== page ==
On Thursday, farmers and farm leaders in New York State lashed out at the U.S. Department of Labor. The message was: Leave farm kids alone!
After last year's volatile hearings across the country and approximately 9,000 negative comments, USDOL pledged to re-propose its parental exemption language regarding youth employment guidelines for 14 and 15 year olds. It did not, however, guarantee that changes would be made that allow children to work on their grandparents or aunt and uncle's farm, or that a farm organized as a limited liability corporation – common on today's family farms – will be treated the same as a sole proprietorship.
According to New York Farm Bureau leaders, the "Hazardous Occupations Orders" are moving forward full steam. Under it, simple tasks like using a hand-held flashlight or unloading a truck were deemed as too dangerous for a teenager.
USDOL has given no indication that it'll address the negative impact on farmers, farm youth and rural communities. The regulatory process on the parental exemption language is due to restart in June. USDOL could finalize the other youth employment rules as early as this summer.
"We're now moving beyond annoying red tape to where it appears that the government wants to stretch its long arm onto our family farms and tell us how to raise our kids," says Dean Norton, NYFB president. "I'm a farmer, and when it comes to my kids' safety, no one cares more than I do. It's time for USDOL to scrap these regulations and let farm families get back to what they do best – farming."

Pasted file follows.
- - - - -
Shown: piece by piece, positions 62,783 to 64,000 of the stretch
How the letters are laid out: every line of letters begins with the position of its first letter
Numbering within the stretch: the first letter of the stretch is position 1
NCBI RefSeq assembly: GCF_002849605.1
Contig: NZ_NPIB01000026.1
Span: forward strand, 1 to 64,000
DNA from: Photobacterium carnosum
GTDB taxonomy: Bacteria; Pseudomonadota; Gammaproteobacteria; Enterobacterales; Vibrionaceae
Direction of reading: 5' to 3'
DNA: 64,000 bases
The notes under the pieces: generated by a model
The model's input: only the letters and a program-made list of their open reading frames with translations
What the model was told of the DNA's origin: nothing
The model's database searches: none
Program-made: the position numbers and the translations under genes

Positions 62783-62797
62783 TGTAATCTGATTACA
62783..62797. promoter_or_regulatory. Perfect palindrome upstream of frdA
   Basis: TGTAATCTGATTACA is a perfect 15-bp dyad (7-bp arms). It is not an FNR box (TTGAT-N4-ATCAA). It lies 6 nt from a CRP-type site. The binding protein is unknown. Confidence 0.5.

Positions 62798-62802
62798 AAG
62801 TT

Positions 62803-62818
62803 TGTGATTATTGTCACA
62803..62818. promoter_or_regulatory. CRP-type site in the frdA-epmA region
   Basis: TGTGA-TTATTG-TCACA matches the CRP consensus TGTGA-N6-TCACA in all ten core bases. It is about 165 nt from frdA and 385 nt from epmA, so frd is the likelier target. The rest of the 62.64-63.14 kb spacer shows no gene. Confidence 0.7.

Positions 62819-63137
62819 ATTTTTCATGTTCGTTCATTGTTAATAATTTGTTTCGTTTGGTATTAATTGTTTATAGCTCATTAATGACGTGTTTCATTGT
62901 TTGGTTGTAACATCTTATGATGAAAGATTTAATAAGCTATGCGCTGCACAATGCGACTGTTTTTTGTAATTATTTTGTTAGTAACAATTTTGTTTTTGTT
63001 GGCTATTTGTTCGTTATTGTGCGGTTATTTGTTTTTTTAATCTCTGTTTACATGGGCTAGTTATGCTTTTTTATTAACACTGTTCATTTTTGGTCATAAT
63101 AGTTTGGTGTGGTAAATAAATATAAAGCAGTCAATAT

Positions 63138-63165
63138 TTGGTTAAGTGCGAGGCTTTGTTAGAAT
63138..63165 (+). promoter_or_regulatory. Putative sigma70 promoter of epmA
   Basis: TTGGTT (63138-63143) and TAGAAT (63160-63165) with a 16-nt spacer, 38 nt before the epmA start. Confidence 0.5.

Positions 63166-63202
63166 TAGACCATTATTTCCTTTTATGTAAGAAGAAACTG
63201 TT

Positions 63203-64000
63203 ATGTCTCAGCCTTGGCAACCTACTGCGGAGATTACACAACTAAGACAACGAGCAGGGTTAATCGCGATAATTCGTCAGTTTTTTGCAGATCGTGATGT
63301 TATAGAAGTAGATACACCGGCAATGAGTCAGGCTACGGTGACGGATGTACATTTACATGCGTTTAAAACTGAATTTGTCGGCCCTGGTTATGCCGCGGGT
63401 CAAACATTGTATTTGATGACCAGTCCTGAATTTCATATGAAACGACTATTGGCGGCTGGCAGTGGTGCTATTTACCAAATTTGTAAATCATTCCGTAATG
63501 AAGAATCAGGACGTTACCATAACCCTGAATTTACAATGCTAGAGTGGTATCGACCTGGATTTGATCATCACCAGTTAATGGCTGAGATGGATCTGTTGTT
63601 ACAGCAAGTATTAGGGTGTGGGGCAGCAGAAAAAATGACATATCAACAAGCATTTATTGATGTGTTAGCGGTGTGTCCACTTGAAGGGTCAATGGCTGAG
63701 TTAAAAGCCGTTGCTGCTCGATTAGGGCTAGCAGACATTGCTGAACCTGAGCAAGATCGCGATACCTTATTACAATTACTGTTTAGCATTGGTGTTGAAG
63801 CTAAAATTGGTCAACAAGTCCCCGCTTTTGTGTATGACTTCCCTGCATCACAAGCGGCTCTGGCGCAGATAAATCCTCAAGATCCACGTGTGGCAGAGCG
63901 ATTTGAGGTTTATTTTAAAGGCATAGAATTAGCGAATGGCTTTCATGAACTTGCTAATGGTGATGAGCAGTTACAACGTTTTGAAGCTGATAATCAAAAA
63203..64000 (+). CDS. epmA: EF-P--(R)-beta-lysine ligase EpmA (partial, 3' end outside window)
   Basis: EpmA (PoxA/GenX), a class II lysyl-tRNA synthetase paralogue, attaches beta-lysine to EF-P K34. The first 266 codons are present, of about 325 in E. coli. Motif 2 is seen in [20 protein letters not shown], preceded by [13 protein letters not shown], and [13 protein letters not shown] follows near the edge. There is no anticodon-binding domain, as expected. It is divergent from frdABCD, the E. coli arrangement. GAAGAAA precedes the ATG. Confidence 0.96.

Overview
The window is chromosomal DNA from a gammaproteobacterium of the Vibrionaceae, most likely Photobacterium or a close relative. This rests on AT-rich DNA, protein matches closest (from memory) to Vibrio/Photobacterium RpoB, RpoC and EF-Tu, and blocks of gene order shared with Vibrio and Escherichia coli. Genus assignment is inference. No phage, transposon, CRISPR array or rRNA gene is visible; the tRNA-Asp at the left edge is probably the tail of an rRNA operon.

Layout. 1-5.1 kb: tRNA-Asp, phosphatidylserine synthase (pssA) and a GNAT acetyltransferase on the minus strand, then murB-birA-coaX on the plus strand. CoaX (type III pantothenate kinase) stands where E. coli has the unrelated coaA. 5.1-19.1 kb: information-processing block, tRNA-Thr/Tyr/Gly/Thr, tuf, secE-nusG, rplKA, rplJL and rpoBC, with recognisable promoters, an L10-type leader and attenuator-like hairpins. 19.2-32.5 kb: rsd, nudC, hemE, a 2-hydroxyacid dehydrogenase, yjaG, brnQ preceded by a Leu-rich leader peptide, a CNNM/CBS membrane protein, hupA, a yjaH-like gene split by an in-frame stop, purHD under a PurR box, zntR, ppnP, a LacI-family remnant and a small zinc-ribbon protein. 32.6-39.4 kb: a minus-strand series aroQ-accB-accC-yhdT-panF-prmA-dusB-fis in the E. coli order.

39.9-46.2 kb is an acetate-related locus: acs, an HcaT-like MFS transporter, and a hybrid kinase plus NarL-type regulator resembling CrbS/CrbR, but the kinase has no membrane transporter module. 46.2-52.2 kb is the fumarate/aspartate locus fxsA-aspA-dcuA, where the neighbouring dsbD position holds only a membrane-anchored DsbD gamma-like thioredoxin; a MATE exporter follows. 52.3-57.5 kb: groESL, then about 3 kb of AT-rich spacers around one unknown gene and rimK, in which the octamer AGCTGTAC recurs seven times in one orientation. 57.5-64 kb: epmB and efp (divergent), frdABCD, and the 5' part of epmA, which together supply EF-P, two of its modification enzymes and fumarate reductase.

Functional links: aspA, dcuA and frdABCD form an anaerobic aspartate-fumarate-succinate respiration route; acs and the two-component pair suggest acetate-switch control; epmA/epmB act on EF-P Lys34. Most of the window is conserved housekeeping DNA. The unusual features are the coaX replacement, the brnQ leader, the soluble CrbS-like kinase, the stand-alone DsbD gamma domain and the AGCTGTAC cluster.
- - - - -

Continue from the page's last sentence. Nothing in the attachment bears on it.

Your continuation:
"The effects of these proposed regulations are so negative and far reaching, that we need to stop this in its tracks now, before future generations of farmers are imperiled," he emphasizes.
Paige Levandowski, vice president of Albion (N.Y.) High School's Future Farmers of America chapter, sees the USDOL proposals as a threat to FFA's core mission. "FFA is dedicated to promoting agricultural education, and if the role of young people in agriculture is challenged, then so is our mission. Lots of kids work on their family farm or at a neighbor's farm, and none of them feel unsafe."
Greater farm labor repercussions
Another potential consequence of the full implementation of the proposed USDOL regulations could be even less jobs available for young people in rural areas. According to statistics from New York State Department of Labor, youth employment generally has been in decline since 2009.
Orchard Dale Fruit Farms has been a family-owned farm since 1804. It employs young people both on the farm and at its retail market, Brown's Berry Patch. "Some of the restrictions in the proposed USDOL regulations are very troubling to me," says Owner Eric Brown. "We hire local teenagers throughout the year. They're vital to operating our business. And I know that working here is helpful to kids and their families.
Brown's Berry Patch employs two full-time workers, who started working for the business part-time as teenagers. "By trying to prevent kids from working here," notes Brown, "USDOL is hitting us with a double whammy."
Beth Chittenden of Dutch Hollow Farm of Rensselaer County, N.Y., clearly sees the DOL proposals as overreach. "My husband and I have taught our kids how to do every farm chore and we've always emphasized safety. Some jobs that these regulations would ban are things that every parent asks their kids to do, whether they are farmers or not. Using a leaf blower or mowing the lawn should be allowed on a family farm, just as it is in a suburban subdivision."
Linda Fix, of Fix Brothers Fruit Farm agrees, "When you read these regulations, you really have to shake your head and ask: Who thought this was reasonable? We lost 300 farms in New York State last year. If a regulation like this is finalized, we'll lose more. This is about protecting the next generation of farms."
"We must be sure the federal government does not overreach in its rulemaking and prevent the participation of young people in agriculture," responds New York Congressman Bill Owens. "Addressing this issue is critical to ensuring young people can carry on the tradition of family farming, keeping local businesses alive."To view a video about the "dangerous jobs" prohibited by the new USDOL regulation, click on: http://www.youtube.com/watch?v=k8Wrp6BcIEE&list=UUqdVwM_hmLvWs1uERhpw9sA&index=1&feature=plcp